Tuesday, October 20, 2009

More problems for the IPCC Model

A new analysis of Global satellite data to find temperature trends for the period January 1979 through June 2009. (h/t good old Anthony Watts)

In this thirty year period, there was cooling at the beginning and at the end, and a warming period in the middle. Projections indicate that either cooling, or "flat" temperature readings,is likely for another 15 or more years.

Analysis of the satellite data shows a statistically significant cooling trend for the past 12 to 13 years, with it not being possible to reject a flat trend (0 slope) for between 16 and 23 years. This is a length of time at which disagreement with climate models can no longer be attributed to simple LTP.

I take this mean: they have confidence in the cooling numbers for the past 12 to 13 years, and they have relatively high confidence that there will be no warming (either cooling or flat) for another 16 to 23 years. Their confidence extends over a period of time significant enough that they can compare their findings to "climate models," knowing that disagreements are too great to ascribe them to LTP or Long-Term Persistence of anomalies or deviations from a trend.

Which models do they compare to?

On the other hand, studies cited herein have documented a 50–70 year cycle of climate oscillations overlaid on a simple linear warming trend since the mid-1800s and have used this model to forecast cooling beginning between 2001 and 2010, a prediction that seems to be upheld by the satellite and ocean heat content data. Other studies made this same prediction of transition to cooling based on solar activity indices or from ocean circulation regime changes.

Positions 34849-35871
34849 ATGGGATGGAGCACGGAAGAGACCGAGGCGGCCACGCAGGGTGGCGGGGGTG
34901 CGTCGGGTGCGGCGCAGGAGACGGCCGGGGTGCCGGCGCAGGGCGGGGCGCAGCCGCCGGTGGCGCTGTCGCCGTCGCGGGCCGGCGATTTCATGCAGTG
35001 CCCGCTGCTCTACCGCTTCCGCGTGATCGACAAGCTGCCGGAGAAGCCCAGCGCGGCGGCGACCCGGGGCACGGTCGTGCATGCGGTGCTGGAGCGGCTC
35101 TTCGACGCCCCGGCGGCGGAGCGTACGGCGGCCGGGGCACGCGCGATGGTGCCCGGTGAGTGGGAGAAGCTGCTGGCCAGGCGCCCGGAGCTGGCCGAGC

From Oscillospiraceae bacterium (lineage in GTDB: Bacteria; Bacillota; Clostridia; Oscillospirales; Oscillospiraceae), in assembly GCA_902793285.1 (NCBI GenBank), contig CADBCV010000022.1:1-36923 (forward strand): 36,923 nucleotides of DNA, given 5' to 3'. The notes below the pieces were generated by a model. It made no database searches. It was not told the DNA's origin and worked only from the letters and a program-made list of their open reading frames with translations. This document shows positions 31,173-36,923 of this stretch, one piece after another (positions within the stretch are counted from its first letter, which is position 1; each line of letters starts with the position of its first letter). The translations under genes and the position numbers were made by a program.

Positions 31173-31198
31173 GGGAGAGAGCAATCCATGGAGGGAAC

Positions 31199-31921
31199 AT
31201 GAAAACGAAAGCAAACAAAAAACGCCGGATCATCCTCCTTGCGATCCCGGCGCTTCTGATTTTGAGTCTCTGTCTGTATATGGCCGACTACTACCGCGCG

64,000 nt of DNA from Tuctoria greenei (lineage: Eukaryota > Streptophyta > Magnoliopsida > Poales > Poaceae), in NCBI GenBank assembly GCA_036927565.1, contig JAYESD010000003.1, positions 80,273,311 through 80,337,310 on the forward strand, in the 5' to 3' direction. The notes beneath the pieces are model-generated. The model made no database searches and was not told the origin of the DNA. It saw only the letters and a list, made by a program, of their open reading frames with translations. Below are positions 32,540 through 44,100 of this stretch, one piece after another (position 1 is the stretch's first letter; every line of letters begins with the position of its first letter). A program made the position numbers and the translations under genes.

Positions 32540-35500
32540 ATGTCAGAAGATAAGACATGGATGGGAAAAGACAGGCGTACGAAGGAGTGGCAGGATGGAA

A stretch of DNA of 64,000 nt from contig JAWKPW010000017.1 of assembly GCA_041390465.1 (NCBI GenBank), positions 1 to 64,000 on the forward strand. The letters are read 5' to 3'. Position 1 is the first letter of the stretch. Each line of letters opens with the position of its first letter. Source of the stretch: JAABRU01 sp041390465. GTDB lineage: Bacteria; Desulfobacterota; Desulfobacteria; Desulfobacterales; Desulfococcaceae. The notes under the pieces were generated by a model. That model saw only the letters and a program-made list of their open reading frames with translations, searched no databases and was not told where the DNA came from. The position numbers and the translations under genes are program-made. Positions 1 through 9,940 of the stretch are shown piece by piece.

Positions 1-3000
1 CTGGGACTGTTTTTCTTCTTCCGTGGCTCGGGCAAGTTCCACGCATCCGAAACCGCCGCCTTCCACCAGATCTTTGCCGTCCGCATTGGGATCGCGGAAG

There are some models that their findings support--the models that have predicted the present cooling period.

In contrast, the climate models [such as the IPCC model] predict the recent flat to cooling trend only as a rare stochastic event. The linear warming trend in these models [the ones mentioned before] that is obtained by subtracting the 60–70 yr cycle, while unexplained at present, is clearly inconsistent with climate model predictions because it begins too soon (before greenhouse gases were elevated) and does not accelerate as greenhouse gases continue to accumulate. This model and the empirical evidence for recent cooling thus provide a challenge to
climate model accuracy.

These authors confine the phrase "climate model" to the type of model one finds in the IPCC reports, or the Gore/Hansen approach. Somewhat confusingly, they also refer to other "models" relevant to climate, that point to very different findings. Their new analysis of satellite findings supports the latter models, not the IPCC-type model. There is a cycle of cooling-warming-cooling; it doesn't match the steady increase in anthropogenic CO2; it probably does match both "solar activity" and "ocean circulation regime changes."

Also from Anthony: a new hunt for past hurricanes that may have been missed in weather reports. (Let's find some more hurricanes to support our theory).

"Before satellite observations began in the 1960s, weather monitoring was spotty." Hardy har har.

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